Twisted, Genius, and Cute, all in one language.

LOLCODE. A programming language for lolcats.

Some examples follow.

First… Well, what else could possibly be first?


And here’s an if/then construct with some I/O action:

BTW this is true
BTW this is false

There is a current spec available here. And, may the Sweet Lord Jesus help us all, there are even implementations.

And yes. It’s turing-complete. Which means that any program you can write in any programming language – such as spreadsheets, word-processing programs, games, or a program to provide firing solutions for nuclear missiles – can be written in LOLCODE.

Gives me a warm fuzzy feeling inside.

The correct answer is: “A threesome.”

If you and a couple of female friends ever get drunk together, and you get to talking about sex, and they ask you what your favourite sexual fantasy is, the correct answer is “A threesome.”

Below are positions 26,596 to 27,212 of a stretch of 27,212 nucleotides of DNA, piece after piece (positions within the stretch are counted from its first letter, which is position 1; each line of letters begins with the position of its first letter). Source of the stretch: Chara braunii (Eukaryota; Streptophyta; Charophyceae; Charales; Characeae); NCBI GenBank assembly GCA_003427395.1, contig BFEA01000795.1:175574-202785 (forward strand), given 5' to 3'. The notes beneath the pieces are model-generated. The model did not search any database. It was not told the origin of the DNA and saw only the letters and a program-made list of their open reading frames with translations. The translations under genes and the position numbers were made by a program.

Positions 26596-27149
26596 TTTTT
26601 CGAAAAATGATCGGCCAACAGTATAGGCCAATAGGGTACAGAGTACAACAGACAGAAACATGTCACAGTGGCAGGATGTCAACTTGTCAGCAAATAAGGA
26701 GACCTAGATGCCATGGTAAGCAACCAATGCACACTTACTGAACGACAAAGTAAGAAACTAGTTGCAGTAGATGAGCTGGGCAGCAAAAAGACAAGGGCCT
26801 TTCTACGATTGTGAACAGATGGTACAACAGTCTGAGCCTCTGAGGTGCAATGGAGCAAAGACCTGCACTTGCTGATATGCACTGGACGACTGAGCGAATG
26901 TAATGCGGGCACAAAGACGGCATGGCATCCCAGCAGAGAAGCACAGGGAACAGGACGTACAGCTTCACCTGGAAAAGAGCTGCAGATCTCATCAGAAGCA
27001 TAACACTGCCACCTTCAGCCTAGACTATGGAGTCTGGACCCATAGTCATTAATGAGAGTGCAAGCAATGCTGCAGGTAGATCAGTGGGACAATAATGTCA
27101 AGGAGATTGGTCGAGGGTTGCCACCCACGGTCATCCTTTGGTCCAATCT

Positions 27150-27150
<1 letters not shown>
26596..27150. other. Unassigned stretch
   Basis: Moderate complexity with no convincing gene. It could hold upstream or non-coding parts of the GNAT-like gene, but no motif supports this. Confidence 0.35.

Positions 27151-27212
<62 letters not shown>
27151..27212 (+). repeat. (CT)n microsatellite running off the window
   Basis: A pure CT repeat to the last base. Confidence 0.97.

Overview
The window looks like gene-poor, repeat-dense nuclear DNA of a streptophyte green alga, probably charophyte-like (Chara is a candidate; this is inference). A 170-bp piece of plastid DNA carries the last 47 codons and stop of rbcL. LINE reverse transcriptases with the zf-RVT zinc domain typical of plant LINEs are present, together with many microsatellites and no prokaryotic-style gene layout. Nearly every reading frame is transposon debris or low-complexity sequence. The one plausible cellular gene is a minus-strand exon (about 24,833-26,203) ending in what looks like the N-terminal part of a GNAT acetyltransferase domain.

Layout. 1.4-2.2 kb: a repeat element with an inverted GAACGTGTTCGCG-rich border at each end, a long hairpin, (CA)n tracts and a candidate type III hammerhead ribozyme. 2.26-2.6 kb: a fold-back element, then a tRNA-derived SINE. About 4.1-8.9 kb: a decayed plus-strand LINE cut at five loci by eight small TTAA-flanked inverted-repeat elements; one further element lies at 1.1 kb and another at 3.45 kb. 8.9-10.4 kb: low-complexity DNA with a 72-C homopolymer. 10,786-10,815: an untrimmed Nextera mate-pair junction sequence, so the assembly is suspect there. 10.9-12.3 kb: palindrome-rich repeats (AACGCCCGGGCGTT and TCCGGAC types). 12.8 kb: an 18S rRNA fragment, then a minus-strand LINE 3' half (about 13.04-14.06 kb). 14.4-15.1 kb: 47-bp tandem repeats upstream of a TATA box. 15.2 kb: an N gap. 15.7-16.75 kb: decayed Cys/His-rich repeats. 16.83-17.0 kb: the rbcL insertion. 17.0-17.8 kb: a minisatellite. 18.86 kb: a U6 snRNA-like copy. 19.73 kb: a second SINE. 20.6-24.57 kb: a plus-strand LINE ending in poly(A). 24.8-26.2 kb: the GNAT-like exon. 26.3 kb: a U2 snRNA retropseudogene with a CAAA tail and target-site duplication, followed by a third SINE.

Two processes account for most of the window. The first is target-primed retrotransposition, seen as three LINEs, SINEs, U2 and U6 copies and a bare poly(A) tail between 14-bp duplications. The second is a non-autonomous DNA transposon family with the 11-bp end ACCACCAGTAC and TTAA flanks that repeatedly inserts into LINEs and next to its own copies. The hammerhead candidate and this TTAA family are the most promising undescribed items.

This is because to a certain extent, they have the power to help you out in this quest.

And the thing that turns you on most in the world is to have your sex al fresco, or tied up, or in public, or while someone is pissing on you, that’s all well and good, but that is not the correct answer, even if it is.

The correct answer is a threesome.

Because it will be interesting, and you’ll probably enjoy it, and you’ll certainly learn something about yourself. And they probably won’t be interested in helping you out with this fantasy but you just never know your luck, they might.